State audit faults Caltrans lapses
Published: Friday, Mar. 29, 2013 - 12:00 am | Page 3A
In an investigation released Thursday, the Bureau of State Audits sharply criticized the California Department of Transportation for numerous lapses in managing a unit that tests foundations of bridges and other freeway structures to verify their soundness and safety.
Among the key findings of the four-year probe:
• Employees falsified test data in a total of 11 cases – 10 involving a technician and one involving an engineer. Caltrans eventually analyzed the suspect structures and deemed them safe.
• Caltrans allowed the technician who falsified data to access digital test archives for eight months after his fraud became known – leaving records open to deletion or manipulation. Thousands of data files necessary to understand the unit's testing history were lost or destroyed, either intentionally or by accident, making a comprehensive review of possible falsifications impossible.
• The test unit manager secretly misappropriated state property for personal use with the help of two technicians. The manager also approved improper payments of $13,788 to those technicians.
The audit report recommended efforts to recover misspent funds and improve data handling in the testing unit.
"These findings are very much in keeping with the hundreds of pages of reports Caltrans delivered to the Legislature in February," Caltrans spokesman Will Shuck said in a written statement. The agency has adopted most of the solutions recommended by the state auditor, he said.
The Bee previously reported those findings, among many others, in a series of articles over the past 16 months.
Mar 29, 2013
Not a good day for Caltrans: A scathing report by the state auditor notes that some Caltrans workers falsified data, put in for huge amounts of false overtime and committed sundry other on-the-job acts.
From the Mercury News' Lisa Vorderbrueggen: "Several Caltrans workers falsified test data on transportation projects, claimed hundreds of hours of overtime they didn't work and engaged in an "inexcusable neglect of duty," California State Auditor Elaine Howle concluded in a probe released Thursday."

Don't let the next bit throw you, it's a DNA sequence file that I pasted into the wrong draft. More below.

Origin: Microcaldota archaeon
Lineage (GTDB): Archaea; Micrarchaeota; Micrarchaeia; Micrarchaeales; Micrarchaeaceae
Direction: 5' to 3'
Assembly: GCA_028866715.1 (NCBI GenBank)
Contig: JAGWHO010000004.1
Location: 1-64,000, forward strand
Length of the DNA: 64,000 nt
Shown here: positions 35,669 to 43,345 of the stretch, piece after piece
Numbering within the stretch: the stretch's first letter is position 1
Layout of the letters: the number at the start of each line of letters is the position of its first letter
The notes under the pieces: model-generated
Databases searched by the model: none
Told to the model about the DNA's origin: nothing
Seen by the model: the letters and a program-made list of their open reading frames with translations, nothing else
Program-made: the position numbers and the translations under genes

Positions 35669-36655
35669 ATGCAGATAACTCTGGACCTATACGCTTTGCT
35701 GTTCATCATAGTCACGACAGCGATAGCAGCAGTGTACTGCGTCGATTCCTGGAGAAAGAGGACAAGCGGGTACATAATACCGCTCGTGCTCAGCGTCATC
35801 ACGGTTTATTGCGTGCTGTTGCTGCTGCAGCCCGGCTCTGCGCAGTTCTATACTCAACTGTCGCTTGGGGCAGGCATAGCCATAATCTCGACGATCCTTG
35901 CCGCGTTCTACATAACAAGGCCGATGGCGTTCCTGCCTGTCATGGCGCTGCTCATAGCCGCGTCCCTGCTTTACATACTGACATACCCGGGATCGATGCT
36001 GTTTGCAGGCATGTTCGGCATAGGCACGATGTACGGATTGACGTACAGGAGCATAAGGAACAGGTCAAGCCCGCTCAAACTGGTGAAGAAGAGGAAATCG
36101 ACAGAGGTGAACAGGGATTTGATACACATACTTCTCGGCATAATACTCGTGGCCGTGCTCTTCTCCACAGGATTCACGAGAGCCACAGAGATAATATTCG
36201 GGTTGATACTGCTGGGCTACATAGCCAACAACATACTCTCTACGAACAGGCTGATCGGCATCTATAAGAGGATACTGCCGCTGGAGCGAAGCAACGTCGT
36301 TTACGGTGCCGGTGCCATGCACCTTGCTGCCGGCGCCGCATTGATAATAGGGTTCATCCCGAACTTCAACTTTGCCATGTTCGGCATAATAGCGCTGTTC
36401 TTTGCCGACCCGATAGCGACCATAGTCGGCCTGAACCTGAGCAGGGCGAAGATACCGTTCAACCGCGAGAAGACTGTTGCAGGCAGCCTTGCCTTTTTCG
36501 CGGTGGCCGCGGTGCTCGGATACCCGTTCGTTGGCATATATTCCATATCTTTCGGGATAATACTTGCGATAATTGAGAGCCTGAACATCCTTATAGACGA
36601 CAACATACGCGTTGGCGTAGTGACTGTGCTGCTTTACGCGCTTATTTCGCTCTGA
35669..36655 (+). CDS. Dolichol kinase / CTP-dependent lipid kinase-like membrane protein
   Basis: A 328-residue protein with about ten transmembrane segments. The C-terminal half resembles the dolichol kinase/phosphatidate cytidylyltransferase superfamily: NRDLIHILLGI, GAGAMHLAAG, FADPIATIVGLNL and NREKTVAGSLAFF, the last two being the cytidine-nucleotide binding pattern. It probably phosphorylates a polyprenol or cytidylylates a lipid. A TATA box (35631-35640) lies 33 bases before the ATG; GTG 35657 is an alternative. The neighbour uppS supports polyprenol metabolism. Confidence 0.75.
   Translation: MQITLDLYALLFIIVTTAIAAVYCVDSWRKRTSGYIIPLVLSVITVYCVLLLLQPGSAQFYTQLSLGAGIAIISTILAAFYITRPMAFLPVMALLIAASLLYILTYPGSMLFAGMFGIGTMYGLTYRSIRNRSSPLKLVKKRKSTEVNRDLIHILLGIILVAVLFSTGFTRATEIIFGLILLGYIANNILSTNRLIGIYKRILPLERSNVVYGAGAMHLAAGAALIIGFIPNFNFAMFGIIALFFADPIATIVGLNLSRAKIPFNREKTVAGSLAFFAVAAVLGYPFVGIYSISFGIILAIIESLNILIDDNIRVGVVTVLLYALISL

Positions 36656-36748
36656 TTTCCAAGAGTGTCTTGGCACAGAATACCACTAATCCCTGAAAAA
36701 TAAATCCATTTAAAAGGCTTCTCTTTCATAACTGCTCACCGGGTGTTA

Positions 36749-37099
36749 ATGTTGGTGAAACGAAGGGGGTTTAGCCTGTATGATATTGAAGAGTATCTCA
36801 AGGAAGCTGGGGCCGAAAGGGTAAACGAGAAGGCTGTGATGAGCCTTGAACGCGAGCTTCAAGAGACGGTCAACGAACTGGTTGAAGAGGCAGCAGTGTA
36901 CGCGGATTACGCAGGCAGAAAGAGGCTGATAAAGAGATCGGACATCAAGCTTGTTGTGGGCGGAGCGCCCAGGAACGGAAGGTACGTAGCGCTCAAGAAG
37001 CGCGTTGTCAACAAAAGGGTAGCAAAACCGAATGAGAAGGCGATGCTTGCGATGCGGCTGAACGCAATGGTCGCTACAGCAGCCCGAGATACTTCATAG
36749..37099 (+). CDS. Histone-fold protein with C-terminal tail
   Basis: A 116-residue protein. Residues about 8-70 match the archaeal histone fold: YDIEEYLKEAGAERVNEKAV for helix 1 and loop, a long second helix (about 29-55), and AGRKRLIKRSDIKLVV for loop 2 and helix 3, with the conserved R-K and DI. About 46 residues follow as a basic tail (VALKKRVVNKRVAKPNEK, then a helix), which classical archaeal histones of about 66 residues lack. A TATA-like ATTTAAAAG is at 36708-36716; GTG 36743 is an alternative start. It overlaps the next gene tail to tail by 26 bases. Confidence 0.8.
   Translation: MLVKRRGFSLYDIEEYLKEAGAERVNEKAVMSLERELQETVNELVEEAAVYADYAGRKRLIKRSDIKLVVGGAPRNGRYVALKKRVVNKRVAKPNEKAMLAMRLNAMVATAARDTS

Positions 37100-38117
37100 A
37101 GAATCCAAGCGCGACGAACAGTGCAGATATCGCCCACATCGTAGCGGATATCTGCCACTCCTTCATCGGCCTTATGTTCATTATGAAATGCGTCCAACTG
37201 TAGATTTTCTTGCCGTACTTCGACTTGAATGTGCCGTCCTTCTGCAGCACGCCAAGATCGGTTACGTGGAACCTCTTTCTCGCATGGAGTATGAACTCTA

"Much of Howle's findings have already been disclosed through media accounts, legislative hearings and Caltrans' own reports."
"But the audit compiles the transgressions of a handful of Caltrans workers whose misdeeds cast doubt on the structural integrity of every project they touched, including the new Bay and Benicia bridges."
Everybody's looking at the skimpy Sierra snowpack this year, including Gov. Brown, who sees it as a good reason to support his plan to build tunnels in the Delta.
From the LAT's Anthony York: "“The security of California’s water supply is threatened,” said Natural Resources Secretary John Laird in an email statement, citing the “urgent need to continue work on the Bay Delta Conservation Plan.”
"The snowpack in the Sierra Mountains, the source of the bulk of California’s water supply, is about half of what it should be, according to snow surveying crews."
"Brown’s $23.7 billion water plan, first introduced publicly last year, includes the construction of two new massive tunnels that would divert as much as 67,500 gallons of water per second around the Sacramento-San Joaquin River Delta in Northern California and bring that water to the southern half of the state."
The feds, taking the lead from California, are poised to announce requirements for cleaner gasoline.